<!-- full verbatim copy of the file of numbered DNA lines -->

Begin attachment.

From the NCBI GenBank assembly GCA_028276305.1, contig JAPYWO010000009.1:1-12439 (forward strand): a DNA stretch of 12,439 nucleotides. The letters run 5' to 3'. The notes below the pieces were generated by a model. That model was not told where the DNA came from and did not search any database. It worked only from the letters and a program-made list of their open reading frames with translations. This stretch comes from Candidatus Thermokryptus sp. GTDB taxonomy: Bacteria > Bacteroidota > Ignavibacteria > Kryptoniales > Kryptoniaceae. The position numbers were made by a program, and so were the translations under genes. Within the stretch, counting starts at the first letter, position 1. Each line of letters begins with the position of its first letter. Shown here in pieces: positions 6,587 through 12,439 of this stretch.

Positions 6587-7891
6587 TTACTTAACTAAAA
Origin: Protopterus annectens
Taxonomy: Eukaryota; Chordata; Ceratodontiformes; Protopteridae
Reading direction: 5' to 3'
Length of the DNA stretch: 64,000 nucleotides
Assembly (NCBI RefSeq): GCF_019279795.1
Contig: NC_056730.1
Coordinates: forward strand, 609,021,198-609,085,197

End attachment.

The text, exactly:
From the NCBI GenBank assembly GCA_028276305.1, contig JAPYWO010000009.1:1-12439 (forward strand): a DNA stretch of 12,439 nucleotides. The letters run 5' to 3'. The notes below the pieces were generated by a model. That model was not told where the DNA came from and did not search any database. It worked only from the letters and a program-made list of their open reading frames with translations. This stretch comes from Candidatus Thermokryptus sp. GTDB taxonomy: Bacteria > Bacteroidota > Ignavibacteria > Kryptoniales > Kryptoniaceae. The position numbers were made by a program, and so were the translations under genes. Within the stretch, counting starts at the first letter, position 1. Each line of letters begins with the position of its first letter. Shown here in pieces: positions 6,587 through 12,439 of this stretch.

Positions 6587-7891
6587 TTACTTAACTAAAA
Origin: Protopterus annectens
Taxonomy: Eukaryota; Chordata; Ceratodontiformes; Protopteridae
Reading direction: 5' to 3'
Length of the DNA stretch: 64,000 nucleotides
Assembly (NCBI RefSeq): GCF_019279795.1
Contig: NC_056730.1
Coordinates: forward strand, 609,021,198-609,085,197